Digital wellness / October 20, 2020

4 ways to manage mental health in a digital world

Alyssa Headshot 2017

Alyssa Lioutas

Marketing, Akira by TELUS Health


Many Canadians are connecting to the world through technology more than they ever have before. While Millennials and members of Gen Z have been the most tied to their digital devices in recent years, the events of 2020 have led Canadians of all ages to work, socialize, network, shop and seek entertainment online.

This level of connectivity has incredible benefits — such as allowing us to converse with colleagues, friends and family while practicing physical distancing — but it can also leave us feeling disconnected, distracted and discontent during an already-stressful season of life. Real-life conversations, experiences and relationships are usually more fulfilling than their online counterparts, and studies have shown a strong correlation between social media use and feelings of isolation.

Here are four ways to help manage your mental health in our digital world:

1) Calm your screens

A recent UK study revealed that those of us with smartphones unlock them an average of 85 times and use them for five hours each day. Add to this computer work and video calls, and it’s understandable that we often feel like stressed-out goldfish, darting between screens, tasks and notifications. One way to mitigate this sense of unease is to turn off all instant notifications on your phone and/or computer. If that feels daunting, try turning off all non-work-related notifications as a first step. Removing the constant “pinging” may help create a calmer mind, reduce feelings of anxiousness and enable you to focus your attention on the task at hand — even if that’s taking a walk or a bath.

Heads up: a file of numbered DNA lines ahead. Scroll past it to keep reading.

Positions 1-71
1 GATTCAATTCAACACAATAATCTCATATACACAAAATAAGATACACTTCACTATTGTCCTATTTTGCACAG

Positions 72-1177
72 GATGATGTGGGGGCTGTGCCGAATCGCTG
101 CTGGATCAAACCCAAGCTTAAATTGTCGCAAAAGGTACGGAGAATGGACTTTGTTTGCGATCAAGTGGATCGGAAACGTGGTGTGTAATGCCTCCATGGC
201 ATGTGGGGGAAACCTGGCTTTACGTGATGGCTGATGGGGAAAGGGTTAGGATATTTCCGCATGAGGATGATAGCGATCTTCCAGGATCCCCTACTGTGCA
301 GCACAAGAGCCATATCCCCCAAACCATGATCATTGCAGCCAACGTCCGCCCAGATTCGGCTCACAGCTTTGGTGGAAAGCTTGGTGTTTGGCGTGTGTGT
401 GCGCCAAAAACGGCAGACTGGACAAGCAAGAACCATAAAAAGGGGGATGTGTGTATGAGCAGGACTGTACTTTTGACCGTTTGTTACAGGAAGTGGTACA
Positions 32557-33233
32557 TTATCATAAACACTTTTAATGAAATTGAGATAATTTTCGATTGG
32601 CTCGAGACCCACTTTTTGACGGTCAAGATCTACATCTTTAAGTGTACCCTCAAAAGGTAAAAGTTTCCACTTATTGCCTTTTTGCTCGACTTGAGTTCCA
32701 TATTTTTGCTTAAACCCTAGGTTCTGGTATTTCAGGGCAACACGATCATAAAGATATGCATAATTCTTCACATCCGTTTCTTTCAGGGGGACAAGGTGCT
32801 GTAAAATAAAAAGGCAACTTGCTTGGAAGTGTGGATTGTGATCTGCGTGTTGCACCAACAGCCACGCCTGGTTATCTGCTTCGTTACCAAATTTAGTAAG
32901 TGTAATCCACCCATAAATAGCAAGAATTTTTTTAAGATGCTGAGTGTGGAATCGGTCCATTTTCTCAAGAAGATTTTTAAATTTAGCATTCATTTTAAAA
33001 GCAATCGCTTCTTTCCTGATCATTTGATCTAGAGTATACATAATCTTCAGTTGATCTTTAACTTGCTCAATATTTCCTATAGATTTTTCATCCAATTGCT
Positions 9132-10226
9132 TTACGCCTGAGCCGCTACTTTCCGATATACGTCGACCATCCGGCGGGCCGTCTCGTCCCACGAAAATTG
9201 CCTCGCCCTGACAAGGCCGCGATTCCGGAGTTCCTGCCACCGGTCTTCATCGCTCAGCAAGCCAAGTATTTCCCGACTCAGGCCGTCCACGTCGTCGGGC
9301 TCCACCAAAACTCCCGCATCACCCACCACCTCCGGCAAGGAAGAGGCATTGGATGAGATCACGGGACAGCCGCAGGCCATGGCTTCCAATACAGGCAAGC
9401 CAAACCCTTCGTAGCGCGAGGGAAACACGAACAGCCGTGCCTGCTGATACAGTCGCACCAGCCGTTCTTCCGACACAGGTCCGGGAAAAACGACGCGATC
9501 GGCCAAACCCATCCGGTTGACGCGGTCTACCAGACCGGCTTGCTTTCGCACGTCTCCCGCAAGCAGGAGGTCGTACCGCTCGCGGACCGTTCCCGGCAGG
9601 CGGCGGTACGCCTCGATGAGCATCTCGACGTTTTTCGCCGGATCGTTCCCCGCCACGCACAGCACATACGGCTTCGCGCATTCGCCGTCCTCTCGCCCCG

2) Declutter your phone

We know that a clutter-free physical space can help reduce distractions, make it easier to find what you’re looking for, and even create a sense of calm. The same principle applies to digital spaces. Take an honest look at your phone and remove any apps or programs that don’t bring you joy or add value to your life. Sometimes even seemingly positive apps can take a negative toll; for instance, if you have a library full of unread e-books or a meditation app that you never use, ask yourself if those things are serving you well, or if they are serving as reminders of more things that you “need to do”.

The same logic applies to the people and accounts you follow on social media; if you feel less-than-great when you see someone’s content, unfollow them.

3) Take a social media break

Many experts agree that an effective way to reduce stress is to identify its source and work to limit its power. In our digital world, social media is often a culprit of stress because it can seem to demand our attention from morning to night. If taking a complete break from social media feels drastic, start by removing one social media account from your phone for one week. You don’t have to delete your account, but removing the temptation to check it many times throughout the day will likely make an impact. Notice how you feel without it throughout the week — you just may enjoy the extra headspace.

4) Use technology to your benefit

While technology presents some challenges, it has also yielded incredible solutions to help you manage your well-being. For instance, there are countless apps you can use to improve your nutrition, fitness, sleep and digital diet (read more in this TELUS Wise article). You can even connect with doctors and mental health professionals through virtual care apps, allowing you to access the primary and/or mental health support you need, without worrying about seeing someone in person, taking time off work or long wait times.

For more tips to help manage your relationship with tech, visit and take the TELUS Wise happiness workshop.

Mental health
Screen time
Share this article with your friends:

There is more to explore

Digital wellness

5 things you can do today for your digital wellness

Our digital well-being comes alive with awareness, boundaries and open conversations. This #WorldMentalHealthDay try these tips on how to take care of your own…

Read article

Digital wellness

Is social media making you feel bad?

Social media use can be all encompassing and impact our self-esteem and mental health. Learn about its impact and how you can maintain a healthy relationship…

Read article

Digital wellness

Get the apps: Fitness and fun for summer 2021

Now that the country is opening up, Canadians can really get moving again. And it’s definitely time.

Read article